And then, when all that was done, the Mets played a taut, interesting little game against the Phillies, one they came away from as winners.
It was an interesting game for a lot of reasons.
First of all, the ball wasn’t carrying at all, leaving Gary, Keith and Ron to ponder the mysteries of winds in that part of Flushing, an investigation now entering its sixth decade. If this game had been played in summertime, I suspect it would have been 5-3 early and relievers would have been a-scurry everywhere. Instead, it was one of those days where you got the feeling the game would come down to a compact little rally, a mistake, or both. And, indeed, that’s what happened: The Mets converted their first run when Aaron Harang  caught his spikes trying to field a little squibber by Juan Lagares , and their second run after Chase Utley  — who was the biggest tire on the Phillies’ fire today — let a double-play ball go right through his legs. Jacob deGrom benefited from not just the good luck but also the conditions — our favorite hirsute sophomore was admittedly not terrific, but hung in there with what he had and walked off with a win  and a deceptively sparkling pitching line. Baseball, to quote the noted philosopher R. E. Kanehl , is an unfair game.
Ben Revere ‘s fifth-inning snag of Curtis Granderson’s sure double goes in the file labeled Things You Didn’t Enjoy But Should Admire Anyway . Revere played a superb OF all day in tough conditions, though his popgun arm wasn’t enough to prevent Cuddyer — who’d somehow tripled — from coming home on a Travis d’Arnaud  sac fly in the eighth. Small sample size alert: Don’t pencil Cuddyer in for 22 triples.
One New York fan added something neither enjoyable nor admirable to Daniel Murphy ‘s fourth-inning double, waiting to douse Grady Sizemore  with beer through the fencing of the Mo Zone. Here’s hoping he was not only ejected but banned from Citi Field. What’s hard to understand about this? Booing the enemy is your prerogative. Trash-talking (within the bounds of decency) is perfectly acceptable and can even be good sport. Interfering with a player in the field of play? Completely unacceptable. Plus from a replay it looks like he missed. Whoever you are, dude, you even suck at being a dick.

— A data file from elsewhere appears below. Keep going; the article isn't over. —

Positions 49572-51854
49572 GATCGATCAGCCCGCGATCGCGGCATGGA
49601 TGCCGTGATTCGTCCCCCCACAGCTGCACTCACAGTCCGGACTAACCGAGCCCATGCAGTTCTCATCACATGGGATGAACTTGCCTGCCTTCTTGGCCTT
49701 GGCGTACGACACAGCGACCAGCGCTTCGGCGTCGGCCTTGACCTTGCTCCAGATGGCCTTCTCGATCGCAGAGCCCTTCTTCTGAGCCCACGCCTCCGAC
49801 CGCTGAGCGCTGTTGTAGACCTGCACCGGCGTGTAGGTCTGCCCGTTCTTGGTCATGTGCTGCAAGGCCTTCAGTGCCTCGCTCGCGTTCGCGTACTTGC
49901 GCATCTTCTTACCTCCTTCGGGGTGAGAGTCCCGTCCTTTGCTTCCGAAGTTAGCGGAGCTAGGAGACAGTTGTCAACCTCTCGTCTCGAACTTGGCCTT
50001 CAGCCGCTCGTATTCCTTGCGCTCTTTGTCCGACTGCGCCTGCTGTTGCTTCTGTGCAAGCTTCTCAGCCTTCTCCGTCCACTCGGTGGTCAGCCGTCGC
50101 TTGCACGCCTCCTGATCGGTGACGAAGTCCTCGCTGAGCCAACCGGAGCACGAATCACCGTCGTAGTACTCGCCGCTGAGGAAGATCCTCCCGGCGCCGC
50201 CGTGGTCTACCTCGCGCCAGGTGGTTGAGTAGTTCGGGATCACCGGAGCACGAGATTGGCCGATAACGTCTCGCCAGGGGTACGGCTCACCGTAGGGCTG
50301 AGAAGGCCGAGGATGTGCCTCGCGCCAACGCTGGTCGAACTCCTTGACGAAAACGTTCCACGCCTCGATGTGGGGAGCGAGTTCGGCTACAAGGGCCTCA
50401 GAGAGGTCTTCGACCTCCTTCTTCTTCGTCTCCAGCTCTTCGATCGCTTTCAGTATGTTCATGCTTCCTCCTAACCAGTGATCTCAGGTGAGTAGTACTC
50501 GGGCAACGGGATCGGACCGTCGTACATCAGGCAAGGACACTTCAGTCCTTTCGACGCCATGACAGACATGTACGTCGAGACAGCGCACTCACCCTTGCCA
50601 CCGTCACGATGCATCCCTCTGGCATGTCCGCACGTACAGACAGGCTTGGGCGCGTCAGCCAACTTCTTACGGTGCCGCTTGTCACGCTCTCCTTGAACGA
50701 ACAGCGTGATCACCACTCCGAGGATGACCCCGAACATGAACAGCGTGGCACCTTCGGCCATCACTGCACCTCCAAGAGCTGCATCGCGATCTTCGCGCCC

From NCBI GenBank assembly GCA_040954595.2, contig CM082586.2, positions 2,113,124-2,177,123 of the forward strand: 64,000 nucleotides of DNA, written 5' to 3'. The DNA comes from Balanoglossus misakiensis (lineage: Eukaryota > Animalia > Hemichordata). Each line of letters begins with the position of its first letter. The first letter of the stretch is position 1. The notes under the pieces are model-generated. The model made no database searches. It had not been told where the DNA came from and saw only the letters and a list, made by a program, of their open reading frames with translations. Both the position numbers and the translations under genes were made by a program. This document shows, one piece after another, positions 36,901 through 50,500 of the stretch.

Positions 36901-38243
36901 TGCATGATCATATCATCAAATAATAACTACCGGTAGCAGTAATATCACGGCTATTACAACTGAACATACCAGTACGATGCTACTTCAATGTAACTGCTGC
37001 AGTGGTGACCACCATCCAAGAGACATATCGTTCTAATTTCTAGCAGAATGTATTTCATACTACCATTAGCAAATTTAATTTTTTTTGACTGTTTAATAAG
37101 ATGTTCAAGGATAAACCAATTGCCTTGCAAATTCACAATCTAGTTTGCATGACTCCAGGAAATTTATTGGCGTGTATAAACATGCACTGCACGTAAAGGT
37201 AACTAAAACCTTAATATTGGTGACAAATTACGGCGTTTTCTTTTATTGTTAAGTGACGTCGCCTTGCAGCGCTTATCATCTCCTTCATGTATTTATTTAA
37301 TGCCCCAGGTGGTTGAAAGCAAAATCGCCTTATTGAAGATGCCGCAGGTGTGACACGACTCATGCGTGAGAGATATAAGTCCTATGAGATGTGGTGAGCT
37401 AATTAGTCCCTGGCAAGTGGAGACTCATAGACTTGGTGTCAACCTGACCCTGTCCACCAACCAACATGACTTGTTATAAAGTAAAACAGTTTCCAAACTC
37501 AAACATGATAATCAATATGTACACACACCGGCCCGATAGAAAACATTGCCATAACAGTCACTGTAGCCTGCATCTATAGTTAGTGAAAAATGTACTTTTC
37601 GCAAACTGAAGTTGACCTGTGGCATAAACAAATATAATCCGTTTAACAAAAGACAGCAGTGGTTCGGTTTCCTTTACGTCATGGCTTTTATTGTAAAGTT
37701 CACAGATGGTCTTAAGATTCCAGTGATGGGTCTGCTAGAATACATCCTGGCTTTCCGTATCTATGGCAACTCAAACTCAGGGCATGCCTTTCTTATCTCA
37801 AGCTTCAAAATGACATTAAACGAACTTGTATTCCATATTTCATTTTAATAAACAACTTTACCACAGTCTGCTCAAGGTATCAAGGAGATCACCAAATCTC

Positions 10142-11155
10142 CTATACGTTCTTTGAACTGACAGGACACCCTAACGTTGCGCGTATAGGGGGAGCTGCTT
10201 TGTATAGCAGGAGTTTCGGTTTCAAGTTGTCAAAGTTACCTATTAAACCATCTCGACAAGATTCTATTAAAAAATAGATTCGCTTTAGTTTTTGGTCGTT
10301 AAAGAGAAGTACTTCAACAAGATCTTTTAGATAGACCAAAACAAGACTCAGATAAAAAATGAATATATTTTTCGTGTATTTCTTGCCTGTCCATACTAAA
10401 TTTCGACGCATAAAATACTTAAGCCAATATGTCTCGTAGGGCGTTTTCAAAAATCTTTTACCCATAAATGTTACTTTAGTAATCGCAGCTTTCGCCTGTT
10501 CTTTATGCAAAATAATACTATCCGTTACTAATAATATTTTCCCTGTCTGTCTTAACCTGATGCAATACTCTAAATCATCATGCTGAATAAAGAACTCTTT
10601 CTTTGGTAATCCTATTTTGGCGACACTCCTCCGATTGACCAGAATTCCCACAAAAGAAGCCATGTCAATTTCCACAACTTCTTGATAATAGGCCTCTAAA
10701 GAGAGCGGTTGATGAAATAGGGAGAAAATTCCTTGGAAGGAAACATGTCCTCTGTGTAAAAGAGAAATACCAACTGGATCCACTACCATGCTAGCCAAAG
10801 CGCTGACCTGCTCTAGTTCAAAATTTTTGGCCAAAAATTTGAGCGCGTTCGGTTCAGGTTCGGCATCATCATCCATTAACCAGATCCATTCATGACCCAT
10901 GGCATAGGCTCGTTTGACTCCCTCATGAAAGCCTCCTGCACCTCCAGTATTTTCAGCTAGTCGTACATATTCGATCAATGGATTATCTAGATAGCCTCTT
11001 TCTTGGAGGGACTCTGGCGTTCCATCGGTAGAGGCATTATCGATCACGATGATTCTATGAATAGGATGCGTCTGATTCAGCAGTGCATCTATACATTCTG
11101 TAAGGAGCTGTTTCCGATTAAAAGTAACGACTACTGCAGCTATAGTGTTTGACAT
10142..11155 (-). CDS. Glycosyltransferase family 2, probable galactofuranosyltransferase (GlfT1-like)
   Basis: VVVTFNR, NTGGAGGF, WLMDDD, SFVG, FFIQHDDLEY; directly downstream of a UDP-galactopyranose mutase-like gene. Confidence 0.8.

Spare a good word for Jerry Blevins , who has an unenviable assignment: For each series, he can identify the fearsome lefty hitter or two that he’ll be called upon to confront with the game on the line. Today Blevins was perfect, erasing Odubel Herrera  (who’s awfully young but looks pretty good), Utley and the still-animate corpse of Ryan Howard  in a flawless eighth. Blevins has retired all eight batters he’s faced so far this year, which we’ll forget when he hits a week in which bearding lions in their dens proves more difficult.
Oh, and how about the ninth inning? If your recipe for escaping a no-out, tying-run-at-the-plate jam was for a double play put together by Lucas Duda , Wilmer Flores  and Jeurys Familia , you’re a braver fan than I am. It’s nice when things work out, isn’t it?